Dogs and cats can lower stress levels and increase health
Q. Are there any natural remedies I can use for common pet ailments?
A. Natural remedies are a great way to help your pet. In fact, some of what you need you can find in your kitchen!
Sugar can be used on an open wound to help it heal. Aloe vera is great for wounds and sores and burns as well. Molasses are great to coat pills and get your animal to take medication.
Outside your pantry, you’ll also find several terrific yet natural remedies. A proper acidophilus, such as Vetri-Science’s Fast-Fix GI, is a good way to treat nausea, vomit and diarrhea. Omega-3 fatty acid supplements can quickly help with allergies. Lysine can be used, particularly in cats, to heal upper respiratory viral infections. Pepsid AC can be used to stop nausea in a sick cat or dog. Child’s Benadryl should be kept on hand for a bug or bee sting reaction.
Products like Zinotic help to quiet mild ear infections and fungus and eliminate the need to use fungicides in the ear. Propolis (aka bee pollen) is a natural mild antibiotic.
Acupuncture works very well for pain associated with arthritis. Prolotherapy, a non-surgical orthopedic procedure, can also help to stimulate the body’s natural healing processes and help your pet avoid a hip or knee surgery.
Q. Is it true pets can have a positive effect on the cholesterol of their owners?
A. Yes! Pets can positively affect their owner’s cholesterol and overall health. Several studies show that heart attack patients who have pets live longer than those without pets. Researchers also say male pet owners also tend to have less sign of heart disease, lower triglyceride and lower cholesterol levels than non-owners.
If you don’t have a dog, you may want to pet your neighbor’s. A past study by the American Heart Association’s Scientific Sessions found that a 12-minute visit with a dog helped to lower blood pressure, reduce the release of harmful hormones and decrease anxiety among patients hospitalized for heart failure. Benefits of those patients exceeded those whom received a visit from a human volunteer or whom were left alone. Other studies show that having a dog boosts the survival rates in patients who have suffered cardiac arrest. Walking a dog, playing with a pet, grooming or even petting can increase physical activity, which helps to strengthen the heart, improve blood circulation and slow the loss of bone tissue.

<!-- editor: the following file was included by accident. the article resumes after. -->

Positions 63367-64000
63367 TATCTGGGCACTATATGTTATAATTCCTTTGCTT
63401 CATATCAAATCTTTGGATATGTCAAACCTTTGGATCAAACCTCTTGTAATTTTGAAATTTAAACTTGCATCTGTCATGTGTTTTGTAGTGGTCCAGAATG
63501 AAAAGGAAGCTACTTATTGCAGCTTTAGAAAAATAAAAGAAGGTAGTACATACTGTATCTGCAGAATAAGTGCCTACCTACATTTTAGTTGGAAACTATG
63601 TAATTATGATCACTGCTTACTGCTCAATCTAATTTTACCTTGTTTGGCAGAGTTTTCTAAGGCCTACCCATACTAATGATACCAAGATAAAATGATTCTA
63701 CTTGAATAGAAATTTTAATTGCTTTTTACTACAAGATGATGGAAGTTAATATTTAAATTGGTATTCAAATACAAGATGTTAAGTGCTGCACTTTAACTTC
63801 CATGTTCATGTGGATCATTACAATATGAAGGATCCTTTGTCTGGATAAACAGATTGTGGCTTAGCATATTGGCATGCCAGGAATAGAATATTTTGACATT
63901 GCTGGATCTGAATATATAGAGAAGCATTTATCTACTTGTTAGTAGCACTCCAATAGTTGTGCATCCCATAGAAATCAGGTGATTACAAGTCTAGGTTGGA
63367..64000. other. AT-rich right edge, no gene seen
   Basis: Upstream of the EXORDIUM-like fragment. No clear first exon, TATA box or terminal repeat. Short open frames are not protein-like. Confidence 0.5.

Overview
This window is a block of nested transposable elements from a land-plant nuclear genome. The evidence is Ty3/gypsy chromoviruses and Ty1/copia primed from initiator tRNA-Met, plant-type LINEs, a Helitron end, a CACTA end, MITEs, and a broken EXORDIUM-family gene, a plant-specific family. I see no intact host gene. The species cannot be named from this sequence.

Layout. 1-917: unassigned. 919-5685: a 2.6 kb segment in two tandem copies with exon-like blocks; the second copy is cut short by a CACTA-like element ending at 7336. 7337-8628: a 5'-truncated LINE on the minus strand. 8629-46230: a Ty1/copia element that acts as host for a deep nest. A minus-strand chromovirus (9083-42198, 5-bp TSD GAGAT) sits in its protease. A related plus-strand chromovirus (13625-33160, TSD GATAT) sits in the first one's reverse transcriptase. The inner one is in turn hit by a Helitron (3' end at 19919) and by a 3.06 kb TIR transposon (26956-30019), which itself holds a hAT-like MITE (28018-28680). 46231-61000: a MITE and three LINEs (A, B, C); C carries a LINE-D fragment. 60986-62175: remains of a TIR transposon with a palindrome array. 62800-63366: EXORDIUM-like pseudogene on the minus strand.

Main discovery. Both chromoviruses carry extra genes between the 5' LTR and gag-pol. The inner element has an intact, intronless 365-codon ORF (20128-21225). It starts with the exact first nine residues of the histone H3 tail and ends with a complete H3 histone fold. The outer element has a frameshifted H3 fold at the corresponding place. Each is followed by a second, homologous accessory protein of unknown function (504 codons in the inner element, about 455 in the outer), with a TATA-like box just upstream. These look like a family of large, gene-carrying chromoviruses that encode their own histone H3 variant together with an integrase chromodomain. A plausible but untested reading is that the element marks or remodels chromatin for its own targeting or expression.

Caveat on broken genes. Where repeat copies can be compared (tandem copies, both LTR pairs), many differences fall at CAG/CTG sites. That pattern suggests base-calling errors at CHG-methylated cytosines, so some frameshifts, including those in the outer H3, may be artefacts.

Researchers also suspect low cholesterol levels and low serotonin levels may be linked. Serotonin is often referred to as the “feel good” chemical found in the brain. People with low levels of serotonin are those who have problems with depression and anxiety. Abnormally low cholesterol levels have been linked with depression. It seems a pet, like a dog, can stick a paw in the cycle.
Q. I’ve heard about massages for pets. Do they really help?
A. A pet massage is similar to a massage for a person. The body’s tissue is manipulated to reduce tension, promote circulation and restore range of motion.
During a pet massage session, your pet will lie on a soft yet sturdy surface, like a rug on a floor. The veterinarian or a certified practitioner will then use his or her hands to rub and stroke your pet from head to tail. After an initial rubdown, the practitioner will use his or her fingers to “walk” your dog’s spine. A session takes about an hour, depending on the size of your pet.
A good massage can help because it raises the serotonin level in the body. In the end, aches and pains are lessened and you’re left with a healthier, happier and more relaxed pet.
Babette Gladstein is a VMD and owner of B Glad Veterinary.
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